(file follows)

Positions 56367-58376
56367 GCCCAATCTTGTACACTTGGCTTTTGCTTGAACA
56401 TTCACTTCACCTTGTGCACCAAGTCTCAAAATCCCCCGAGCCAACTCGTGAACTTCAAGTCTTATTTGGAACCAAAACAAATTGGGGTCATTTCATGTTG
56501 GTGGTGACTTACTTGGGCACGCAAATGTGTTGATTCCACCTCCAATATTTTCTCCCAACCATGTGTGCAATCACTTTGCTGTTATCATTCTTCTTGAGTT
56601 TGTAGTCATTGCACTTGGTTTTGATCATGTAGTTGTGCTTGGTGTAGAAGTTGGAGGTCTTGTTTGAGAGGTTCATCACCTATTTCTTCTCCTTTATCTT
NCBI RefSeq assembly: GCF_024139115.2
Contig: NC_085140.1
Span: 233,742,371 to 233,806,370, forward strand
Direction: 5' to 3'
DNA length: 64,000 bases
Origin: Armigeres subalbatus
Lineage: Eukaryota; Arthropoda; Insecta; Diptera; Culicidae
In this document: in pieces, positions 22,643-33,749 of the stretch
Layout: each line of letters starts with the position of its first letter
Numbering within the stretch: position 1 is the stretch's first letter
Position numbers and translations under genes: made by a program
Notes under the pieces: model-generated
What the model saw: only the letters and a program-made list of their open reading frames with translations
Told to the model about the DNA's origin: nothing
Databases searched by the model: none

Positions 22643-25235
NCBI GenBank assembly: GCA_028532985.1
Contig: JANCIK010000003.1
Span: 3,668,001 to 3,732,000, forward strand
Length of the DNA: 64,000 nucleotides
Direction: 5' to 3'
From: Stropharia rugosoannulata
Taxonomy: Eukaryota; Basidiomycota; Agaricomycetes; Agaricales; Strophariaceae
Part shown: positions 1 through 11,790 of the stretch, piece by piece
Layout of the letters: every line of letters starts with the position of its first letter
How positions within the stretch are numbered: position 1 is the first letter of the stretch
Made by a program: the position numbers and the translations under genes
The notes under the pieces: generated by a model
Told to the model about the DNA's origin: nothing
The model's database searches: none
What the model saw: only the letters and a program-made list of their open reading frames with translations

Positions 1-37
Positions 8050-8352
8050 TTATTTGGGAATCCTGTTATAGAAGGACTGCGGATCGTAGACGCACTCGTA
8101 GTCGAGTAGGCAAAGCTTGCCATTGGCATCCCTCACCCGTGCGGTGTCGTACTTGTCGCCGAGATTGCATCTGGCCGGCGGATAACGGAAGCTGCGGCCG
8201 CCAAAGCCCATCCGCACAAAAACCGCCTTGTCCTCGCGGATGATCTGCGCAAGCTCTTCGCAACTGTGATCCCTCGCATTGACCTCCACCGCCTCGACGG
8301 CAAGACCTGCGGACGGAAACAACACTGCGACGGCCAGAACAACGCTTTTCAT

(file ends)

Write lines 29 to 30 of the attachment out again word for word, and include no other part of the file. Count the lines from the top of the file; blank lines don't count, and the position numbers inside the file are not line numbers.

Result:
Part shown: positions 1 through 11,790 of the stretch, piece by piece
Layout of the letters: every line of letters starts with the position of its first letter